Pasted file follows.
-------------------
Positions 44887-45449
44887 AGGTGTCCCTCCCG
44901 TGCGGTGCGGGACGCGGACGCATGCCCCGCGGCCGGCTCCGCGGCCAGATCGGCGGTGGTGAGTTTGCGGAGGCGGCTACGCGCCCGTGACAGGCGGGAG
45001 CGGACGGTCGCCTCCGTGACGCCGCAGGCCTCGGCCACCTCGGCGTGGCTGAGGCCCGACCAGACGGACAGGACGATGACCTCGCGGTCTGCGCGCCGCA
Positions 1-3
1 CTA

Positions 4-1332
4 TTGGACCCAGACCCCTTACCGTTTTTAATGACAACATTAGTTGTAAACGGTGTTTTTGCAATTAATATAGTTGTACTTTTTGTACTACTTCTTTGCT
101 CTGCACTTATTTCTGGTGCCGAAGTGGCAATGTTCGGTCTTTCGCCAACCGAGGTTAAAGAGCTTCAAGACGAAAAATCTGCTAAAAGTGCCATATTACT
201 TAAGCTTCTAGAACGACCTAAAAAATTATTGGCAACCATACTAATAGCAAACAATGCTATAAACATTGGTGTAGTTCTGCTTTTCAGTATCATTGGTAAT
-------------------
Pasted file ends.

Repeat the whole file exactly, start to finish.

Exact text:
Positions 44887-45449
44887 AGGTGTCCCTCCCG
44901 TGCGGTGCGGGACGCGGACGCATGCCCCGCGGCCGGCTCCGCGGCCAGATCGGCGGTGGTGAGTTTGCGGAGGCGGCTACGCGCCCGTGACAGGCGGGAG
45001 CGGACGGTCGCCTCCGTGACGCCGCAGGCCTCGGCCACCTCGGCGTGGCTGAGGCCCGACCAGACGGACAGGACGATGACCTCGCGGTCTGCGCGCCGCA
Positions 1-3
1 CTA

Positions 4-1332
4 TTGGACCCAGACCCCTTACCGTTTTTAATGACAACATTAGTTGTAAACGGTGTTTTTGCAATTAATATAGTTGTACTTTTTGTACTACTTCTTTGCT
101 CTGCACTTATTTCTGGTGCCGAAGTGGCAATGTTCGGTCTTTCGCCAACCGAGGTTAAAGAGCTTCAAGACGAAAAATCTGCTAAAAGTGCCATATTACT
201 TAAGCTTCTAGAACGACCTAAAAAATTATTGGCAACCATACTAATAGCAAACAATGCTATAAACATTGGTGTAGTTCTGCTTTTCAGTATCATTGGTAAT